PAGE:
Greetings from the US.
Well, in the US, if you were on an inspected vessel (one allowed to take more than 6 passengers for hire) it would be required.
I once helmed a warship (only for about an hour
)and the requirement was to keep her within either 1/2 or 1 degree of course...not easy to do. Obviously, if the compass deviation were off 2 degrees the result of a long ocean crossing
would not be good.
That said....are you on a sailboat? When you are out sailing, how on course are you? Do you account for set and drift? If you or your autopilot
are keeping it to within a degree, you are doing quite well and the conditions must be quite settled.
And true enough, the GPS is unaffected by the elements on a boat that cause compass deviation. Further, generally, you simply need to take a good hand bearing compass forward, away from metals in the cockpit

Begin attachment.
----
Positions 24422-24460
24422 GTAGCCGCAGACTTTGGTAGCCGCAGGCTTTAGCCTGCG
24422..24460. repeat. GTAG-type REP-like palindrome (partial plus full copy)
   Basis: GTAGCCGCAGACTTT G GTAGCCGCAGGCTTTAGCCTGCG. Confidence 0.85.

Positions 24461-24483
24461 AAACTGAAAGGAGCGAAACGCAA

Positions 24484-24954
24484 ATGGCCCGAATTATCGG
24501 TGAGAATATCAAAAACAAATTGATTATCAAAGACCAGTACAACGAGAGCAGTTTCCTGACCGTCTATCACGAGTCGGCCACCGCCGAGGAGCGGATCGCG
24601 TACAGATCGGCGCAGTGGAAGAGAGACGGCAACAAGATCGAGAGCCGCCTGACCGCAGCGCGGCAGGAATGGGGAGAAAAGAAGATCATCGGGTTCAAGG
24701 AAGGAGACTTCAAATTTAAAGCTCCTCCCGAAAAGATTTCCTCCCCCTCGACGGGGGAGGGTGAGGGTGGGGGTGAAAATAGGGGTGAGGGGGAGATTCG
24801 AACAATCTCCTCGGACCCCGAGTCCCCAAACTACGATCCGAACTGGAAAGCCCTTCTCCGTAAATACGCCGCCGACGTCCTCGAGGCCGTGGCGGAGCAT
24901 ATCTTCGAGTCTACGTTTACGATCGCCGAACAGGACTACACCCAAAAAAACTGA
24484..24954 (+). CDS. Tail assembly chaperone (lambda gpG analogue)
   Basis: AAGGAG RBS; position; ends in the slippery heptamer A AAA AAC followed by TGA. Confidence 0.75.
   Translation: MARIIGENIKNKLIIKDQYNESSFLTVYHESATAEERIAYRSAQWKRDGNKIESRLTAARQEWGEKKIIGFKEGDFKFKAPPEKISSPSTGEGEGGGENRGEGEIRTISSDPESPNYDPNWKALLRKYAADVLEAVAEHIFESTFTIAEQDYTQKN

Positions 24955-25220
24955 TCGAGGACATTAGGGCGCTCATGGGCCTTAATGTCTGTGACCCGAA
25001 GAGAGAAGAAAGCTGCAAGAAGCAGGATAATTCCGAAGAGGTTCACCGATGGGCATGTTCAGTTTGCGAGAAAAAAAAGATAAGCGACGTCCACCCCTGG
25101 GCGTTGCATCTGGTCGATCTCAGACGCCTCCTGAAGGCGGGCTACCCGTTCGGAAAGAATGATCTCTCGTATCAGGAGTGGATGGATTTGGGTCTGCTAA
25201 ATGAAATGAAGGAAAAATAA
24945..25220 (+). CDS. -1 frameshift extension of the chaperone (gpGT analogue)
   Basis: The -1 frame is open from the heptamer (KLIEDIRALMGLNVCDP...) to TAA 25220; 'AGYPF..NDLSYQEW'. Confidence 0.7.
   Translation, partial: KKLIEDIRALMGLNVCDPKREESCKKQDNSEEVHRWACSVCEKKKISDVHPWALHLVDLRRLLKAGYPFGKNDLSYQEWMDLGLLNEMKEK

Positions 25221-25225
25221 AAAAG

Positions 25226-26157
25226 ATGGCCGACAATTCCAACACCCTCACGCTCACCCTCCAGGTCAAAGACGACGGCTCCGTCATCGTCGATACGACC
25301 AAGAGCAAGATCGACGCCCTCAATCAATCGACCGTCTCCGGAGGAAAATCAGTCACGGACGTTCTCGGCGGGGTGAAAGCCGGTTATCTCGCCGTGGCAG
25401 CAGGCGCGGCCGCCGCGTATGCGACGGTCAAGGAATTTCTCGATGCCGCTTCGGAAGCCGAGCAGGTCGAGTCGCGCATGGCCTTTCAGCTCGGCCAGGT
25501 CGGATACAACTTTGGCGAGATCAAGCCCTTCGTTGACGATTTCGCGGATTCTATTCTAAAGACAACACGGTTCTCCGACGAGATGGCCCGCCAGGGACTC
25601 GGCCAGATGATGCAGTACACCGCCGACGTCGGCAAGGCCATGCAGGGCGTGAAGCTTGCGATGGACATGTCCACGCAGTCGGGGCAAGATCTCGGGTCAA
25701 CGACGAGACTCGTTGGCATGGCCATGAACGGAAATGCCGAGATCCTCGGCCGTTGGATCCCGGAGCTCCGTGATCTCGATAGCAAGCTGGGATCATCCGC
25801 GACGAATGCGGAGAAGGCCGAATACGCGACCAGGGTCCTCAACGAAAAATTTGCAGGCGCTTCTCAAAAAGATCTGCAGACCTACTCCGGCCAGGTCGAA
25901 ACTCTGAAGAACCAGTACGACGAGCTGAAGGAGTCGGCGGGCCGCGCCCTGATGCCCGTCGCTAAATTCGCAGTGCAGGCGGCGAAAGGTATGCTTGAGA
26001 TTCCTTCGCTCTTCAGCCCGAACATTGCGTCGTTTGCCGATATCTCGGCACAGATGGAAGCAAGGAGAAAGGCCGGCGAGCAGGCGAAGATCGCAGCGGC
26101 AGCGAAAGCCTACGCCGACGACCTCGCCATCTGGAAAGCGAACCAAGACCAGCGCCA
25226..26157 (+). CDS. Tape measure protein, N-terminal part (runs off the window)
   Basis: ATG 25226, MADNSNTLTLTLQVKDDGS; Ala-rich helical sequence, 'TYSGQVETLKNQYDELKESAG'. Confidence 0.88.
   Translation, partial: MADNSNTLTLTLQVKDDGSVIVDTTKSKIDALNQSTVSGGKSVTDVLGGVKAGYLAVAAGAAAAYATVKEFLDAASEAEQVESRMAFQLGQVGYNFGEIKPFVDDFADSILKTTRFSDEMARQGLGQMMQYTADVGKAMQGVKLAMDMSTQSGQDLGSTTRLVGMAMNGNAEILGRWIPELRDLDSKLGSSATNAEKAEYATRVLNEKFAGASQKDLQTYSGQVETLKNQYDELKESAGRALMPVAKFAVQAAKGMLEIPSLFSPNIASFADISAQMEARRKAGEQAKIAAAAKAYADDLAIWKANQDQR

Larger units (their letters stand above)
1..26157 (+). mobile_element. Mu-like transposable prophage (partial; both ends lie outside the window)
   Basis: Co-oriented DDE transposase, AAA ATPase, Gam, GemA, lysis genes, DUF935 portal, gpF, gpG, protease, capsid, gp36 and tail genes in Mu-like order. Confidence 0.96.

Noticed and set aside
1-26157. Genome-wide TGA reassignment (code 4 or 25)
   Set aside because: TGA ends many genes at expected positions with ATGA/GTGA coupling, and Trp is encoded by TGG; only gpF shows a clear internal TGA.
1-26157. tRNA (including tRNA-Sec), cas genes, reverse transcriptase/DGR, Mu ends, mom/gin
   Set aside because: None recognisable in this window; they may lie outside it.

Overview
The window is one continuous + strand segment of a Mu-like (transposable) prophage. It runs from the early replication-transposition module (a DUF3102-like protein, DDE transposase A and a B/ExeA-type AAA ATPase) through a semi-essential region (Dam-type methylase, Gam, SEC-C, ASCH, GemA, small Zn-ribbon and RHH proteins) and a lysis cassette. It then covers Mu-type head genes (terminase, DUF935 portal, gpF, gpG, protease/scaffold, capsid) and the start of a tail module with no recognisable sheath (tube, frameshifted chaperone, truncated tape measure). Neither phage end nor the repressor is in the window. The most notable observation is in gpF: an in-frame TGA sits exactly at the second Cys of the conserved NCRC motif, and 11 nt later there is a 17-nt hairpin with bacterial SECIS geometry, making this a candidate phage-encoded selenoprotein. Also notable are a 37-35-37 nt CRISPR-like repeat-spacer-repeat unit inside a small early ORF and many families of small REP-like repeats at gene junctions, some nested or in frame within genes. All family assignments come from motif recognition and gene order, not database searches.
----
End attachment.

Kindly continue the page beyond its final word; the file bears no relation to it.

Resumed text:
or wheelhouse and you can get a reading without deviation (generally).
BUT.. I am with YOU. What if....you got into a situation where you were slightly confused. The GPS gave one heading, your compass gave another and your autopilot
perhaps another. What if there were some interference
with the sat signal of the GPS and it was in error, how would you know? How would you reconsile the error?
What you are suggesting to do, build a deviation table, is a very prudent and...SIMPLE thing to do. It might be very illuminating...what if you found that you had a bad compass? Or that there was significant deviation on the boat? Or, what if you found your compass was near perfect, you woudl then have a standard on the boat that you could use for reference.
Get a very good hand bearing compass, and your GPS/plotter and tell your husband it's all about the girl! I am sure he is a smart guy and he will figure it out.